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When to use and when not to use webinars

Since webinars are predominantly one-way with some feedback (although they can include several speakers), they are best for lecturing to a live audience.
The ideal webinar is a teacher lecturing to a 20-strong or larger audience, while the audience asks questions with text. The lecturer reviews the questions at will and might give several audience members right to speak up so that everyone can hear them.

Also, webinars are relatively cheap (however, never free) to produce and hold. Their live streaming properties letone use consumer-level hardware (i. e. webcams, laptops, tablet computers, even smartphones) on both the audience side and the lecturer side. With live interaction, users never expect high quality of production, professional lighting, editing, sound and other benefits of pre-authored multimedia courses. Webinars are the best option for a course heavily based on audience feedback or the moods and momentary thoughts of the lecturer (there are teaching styles that heavily rely on that kind of behavior).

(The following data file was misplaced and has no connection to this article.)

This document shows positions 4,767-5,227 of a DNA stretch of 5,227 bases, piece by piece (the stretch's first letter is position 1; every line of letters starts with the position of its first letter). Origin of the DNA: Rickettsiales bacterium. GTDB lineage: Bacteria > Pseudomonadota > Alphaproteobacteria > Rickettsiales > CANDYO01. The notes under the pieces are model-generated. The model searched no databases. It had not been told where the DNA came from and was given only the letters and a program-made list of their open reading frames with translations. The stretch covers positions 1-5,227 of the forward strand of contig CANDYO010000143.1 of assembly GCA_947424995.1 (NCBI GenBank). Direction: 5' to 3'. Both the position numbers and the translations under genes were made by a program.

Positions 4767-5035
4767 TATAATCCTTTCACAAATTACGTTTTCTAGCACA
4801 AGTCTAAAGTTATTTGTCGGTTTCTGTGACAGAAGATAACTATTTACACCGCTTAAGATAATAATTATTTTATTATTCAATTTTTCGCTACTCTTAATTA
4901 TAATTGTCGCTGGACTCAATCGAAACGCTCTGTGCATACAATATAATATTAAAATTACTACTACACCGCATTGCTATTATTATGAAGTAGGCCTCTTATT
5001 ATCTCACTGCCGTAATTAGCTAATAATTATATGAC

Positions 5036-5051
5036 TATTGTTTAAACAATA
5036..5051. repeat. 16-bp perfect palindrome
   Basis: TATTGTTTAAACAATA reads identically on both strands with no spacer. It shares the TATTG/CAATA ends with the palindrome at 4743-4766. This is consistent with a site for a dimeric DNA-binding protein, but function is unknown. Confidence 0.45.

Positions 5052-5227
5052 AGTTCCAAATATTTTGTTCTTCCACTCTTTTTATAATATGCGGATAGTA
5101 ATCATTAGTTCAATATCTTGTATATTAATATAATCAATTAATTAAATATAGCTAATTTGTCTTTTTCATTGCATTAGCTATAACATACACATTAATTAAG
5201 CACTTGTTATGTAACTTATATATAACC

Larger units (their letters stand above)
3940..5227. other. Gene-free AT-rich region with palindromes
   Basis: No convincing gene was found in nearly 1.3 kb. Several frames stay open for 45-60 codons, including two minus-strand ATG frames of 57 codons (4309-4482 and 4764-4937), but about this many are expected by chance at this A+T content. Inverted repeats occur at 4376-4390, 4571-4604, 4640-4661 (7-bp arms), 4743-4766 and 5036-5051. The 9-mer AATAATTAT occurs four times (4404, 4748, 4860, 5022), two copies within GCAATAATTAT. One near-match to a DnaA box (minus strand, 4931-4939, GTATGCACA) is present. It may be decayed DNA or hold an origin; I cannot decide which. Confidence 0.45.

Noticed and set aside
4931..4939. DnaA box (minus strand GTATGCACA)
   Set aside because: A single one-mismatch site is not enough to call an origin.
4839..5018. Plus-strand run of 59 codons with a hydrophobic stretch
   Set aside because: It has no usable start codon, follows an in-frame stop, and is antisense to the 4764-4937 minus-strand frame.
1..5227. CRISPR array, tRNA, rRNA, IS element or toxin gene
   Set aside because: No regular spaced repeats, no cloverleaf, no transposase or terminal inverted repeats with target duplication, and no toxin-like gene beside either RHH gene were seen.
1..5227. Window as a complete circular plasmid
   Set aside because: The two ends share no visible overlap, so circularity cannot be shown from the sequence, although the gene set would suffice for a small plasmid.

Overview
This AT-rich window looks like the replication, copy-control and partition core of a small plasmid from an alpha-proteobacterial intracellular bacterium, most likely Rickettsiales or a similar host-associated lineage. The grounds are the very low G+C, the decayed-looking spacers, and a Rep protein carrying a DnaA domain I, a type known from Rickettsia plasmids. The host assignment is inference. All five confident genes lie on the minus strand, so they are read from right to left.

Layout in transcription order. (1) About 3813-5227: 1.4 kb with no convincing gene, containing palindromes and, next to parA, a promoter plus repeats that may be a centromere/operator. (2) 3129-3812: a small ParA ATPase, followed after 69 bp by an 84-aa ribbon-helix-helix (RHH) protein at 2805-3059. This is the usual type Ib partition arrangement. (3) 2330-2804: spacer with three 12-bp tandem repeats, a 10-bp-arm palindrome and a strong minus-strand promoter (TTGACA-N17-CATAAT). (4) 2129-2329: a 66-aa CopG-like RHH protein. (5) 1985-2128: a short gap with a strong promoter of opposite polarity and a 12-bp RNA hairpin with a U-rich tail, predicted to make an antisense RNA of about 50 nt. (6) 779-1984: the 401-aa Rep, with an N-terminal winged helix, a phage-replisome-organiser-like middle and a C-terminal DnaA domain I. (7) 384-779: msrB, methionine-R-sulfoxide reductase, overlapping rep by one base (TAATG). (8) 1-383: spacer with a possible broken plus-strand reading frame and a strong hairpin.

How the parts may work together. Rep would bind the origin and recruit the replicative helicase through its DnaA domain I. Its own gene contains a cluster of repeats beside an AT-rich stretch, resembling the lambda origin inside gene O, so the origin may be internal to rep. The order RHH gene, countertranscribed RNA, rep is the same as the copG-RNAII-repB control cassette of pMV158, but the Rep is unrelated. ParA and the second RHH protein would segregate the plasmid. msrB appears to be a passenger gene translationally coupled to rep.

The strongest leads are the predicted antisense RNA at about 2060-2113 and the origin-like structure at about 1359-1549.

Webinars are not too good when we talk about one-on-one classes or other highly-interactive activities. Although some webinar providers offer multi-video-webinars and multi-screen video conference, it’s extremely hard to develop a viable teaching framework for that kind of interactivity.

Also, webinars wouldn’t be a wise decision for highly standardized, strictly planned and low-feedback courses and lectures. When a teacher sticks to the plan, uses the same classic examples again and again, and asks questions merely at the end of the lecture, it’s always better to involve an authoring team and produce a multimedia course.

And finally, at this point there are no reliable webinar solutions that can be used for free. Since the technology involves heavy use of mass content distribution, high levels of traffic and sophisticated server hardware, it all has to be paid for. And although a monthly fee for a standard webinar platform rarely exceeds $80, it still remains inaccessible to the free-only education initiatives.